Explaining Enron: Communication and Responsible Leadership

Topic: Responsible Leadership

Author(s), Title and Publication

Seeger, M. W., & Ulmer, R. R. (2003). Explaining Enron: Communication and Responsible Leadership. Management Communication Quarterly, 17(1), 58-84.

Summary

Enron, which is the nation’s seventh largest corporation, collapsed in a financial scandal of 2001-2002. This case study explored the reasons for Enron’s demise with principles of communication-based leader responsibilities. The responsibilities include: 1) communicating appropriate values to create a moral climate, 2) maintaining adequate communication to be informed of organizational operations, and 3) maintaining openness to signs of problems.

Media reports and participant accounts were used to analyze responsibility failures of three senior executives in Enron: Kenneth Lay (CEO and founder), Jeffery Skilling (president), and Andrew Fastow (CFO). Instead of integrating its RICE values (respect, integrity, communication, and excellence) into operations, Enron’s senior executives modeled values of greed, ambition, risk taking, and a view that established rules and norms did not apply to them. The leaders also failed in their responsibility to be informed about company operations, and were unaware of any financial arrangement designed to conceal liabilities or inflate profitability. In addition, though open communication is one of Enron’s core values, the company did not act in a manner consistent with the statement. Analysis of the Enron case provided several insights for managerial communication and called for positioning responsibility more centrally in managerial communication.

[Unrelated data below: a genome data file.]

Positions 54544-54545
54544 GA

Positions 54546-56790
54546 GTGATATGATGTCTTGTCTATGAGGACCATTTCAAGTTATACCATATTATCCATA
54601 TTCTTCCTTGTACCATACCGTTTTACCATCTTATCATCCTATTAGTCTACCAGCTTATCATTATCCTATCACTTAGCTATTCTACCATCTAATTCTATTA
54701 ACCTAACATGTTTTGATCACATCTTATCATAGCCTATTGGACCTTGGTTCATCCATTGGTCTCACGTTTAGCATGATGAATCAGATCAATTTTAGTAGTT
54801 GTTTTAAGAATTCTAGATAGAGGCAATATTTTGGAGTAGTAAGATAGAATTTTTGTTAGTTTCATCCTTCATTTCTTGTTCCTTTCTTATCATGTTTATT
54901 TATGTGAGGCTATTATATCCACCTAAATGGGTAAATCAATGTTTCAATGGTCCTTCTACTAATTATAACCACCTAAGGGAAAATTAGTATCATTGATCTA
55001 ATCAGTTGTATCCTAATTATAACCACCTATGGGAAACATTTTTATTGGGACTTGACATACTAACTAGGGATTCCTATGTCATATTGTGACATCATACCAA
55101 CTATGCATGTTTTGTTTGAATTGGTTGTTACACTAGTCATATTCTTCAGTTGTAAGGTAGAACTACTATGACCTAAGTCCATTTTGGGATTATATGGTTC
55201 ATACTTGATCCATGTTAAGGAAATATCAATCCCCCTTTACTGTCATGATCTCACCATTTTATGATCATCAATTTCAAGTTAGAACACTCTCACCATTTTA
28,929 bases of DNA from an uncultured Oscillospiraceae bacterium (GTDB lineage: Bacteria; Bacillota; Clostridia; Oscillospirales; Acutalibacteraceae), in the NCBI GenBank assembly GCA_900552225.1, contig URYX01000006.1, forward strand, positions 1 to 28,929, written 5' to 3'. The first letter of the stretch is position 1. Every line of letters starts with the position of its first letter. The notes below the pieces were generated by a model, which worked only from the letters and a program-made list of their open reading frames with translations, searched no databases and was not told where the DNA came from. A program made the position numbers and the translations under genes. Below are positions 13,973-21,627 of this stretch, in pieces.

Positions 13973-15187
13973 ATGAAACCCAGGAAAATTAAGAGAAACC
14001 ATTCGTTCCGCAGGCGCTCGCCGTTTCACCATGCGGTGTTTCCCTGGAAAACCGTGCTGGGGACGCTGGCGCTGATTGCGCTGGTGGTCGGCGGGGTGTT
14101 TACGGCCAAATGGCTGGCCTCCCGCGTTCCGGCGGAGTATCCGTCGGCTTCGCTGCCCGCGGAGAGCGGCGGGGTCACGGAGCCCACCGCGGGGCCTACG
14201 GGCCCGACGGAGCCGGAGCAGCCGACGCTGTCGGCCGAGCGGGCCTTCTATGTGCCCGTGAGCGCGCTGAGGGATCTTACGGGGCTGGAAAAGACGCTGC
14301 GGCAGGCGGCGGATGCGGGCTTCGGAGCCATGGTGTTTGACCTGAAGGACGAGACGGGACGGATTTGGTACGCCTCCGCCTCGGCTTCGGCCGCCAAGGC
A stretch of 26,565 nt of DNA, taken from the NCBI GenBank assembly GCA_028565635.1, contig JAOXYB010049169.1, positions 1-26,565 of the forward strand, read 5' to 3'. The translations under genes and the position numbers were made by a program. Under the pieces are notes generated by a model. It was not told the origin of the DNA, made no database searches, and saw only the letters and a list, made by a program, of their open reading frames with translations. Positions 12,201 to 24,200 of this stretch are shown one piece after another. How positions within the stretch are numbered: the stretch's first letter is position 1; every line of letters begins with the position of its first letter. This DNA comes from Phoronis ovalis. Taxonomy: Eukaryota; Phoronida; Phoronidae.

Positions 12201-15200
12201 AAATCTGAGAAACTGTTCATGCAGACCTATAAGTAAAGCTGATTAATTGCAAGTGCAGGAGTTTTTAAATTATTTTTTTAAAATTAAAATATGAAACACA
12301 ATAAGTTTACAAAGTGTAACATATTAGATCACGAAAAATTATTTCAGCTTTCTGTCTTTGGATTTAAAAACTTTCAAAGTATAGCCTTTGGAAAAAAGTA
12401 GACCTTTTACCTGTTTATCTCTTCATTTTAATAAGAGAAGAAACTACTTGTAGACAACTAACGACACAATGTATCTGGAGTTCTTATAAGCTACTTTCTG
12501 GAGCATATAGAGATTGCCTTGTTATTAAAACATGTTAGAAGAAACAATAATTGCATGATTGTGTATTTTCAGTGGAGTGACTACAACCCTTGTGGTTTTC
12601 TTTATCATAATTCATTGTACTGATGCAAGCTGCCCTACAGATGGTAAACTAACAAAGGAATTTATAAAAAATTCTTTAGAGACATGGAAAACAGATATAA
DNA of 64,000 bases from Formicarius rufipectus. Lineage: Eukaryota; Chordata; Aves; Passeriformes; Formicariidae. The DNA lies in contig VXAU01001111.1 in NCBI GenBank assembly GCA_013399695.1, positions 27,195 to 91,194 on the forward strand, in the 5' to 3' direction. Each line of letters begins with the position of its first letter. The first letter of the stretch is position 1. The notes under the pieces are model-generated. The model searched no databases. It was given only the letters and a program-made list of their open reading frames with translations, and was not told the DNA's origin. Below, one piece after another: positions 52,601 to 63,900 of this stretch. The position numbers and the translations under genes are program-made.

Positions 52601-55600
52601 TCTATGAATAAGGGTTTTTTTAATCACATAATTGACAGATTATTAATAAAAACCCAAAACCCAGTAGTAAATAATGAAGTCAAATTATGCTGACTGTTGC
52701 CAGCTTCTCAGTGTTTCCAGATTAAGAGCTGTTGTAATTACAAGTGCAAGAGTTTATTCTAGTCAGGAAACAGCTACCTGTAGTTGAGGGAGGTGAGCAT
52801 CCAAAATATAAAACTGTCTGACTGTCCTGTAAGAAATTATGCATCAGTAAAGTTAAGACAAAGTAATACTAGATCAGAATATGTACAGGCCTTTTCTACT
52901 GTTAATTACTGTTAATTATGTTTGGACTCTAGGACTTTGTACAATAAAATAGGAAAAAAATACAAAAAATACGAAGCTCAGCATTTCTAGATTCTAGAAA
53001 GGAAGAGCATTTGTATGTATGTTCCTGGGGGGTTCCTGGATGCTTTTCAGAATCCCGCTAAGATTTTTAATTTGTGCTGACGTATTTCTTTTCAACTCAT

Implications for Practice

The Enron case offers some lessons for leaders who may prevent such crises if they: 1) behave consistently in line with corporate values to create an appropriate ethical climate; 2) keep informed about organizational operations; 3) remain open to bad news, dissent, warnings, and signs of problems; and 4) choose traditional business values or standards over a narrow set of values such as profits, stock values, and personal wealth.

Location of Article

The article is available online at: http://mcq.sagepub.com/content/17/1/58 (abstract free, purchase full article)

 

 

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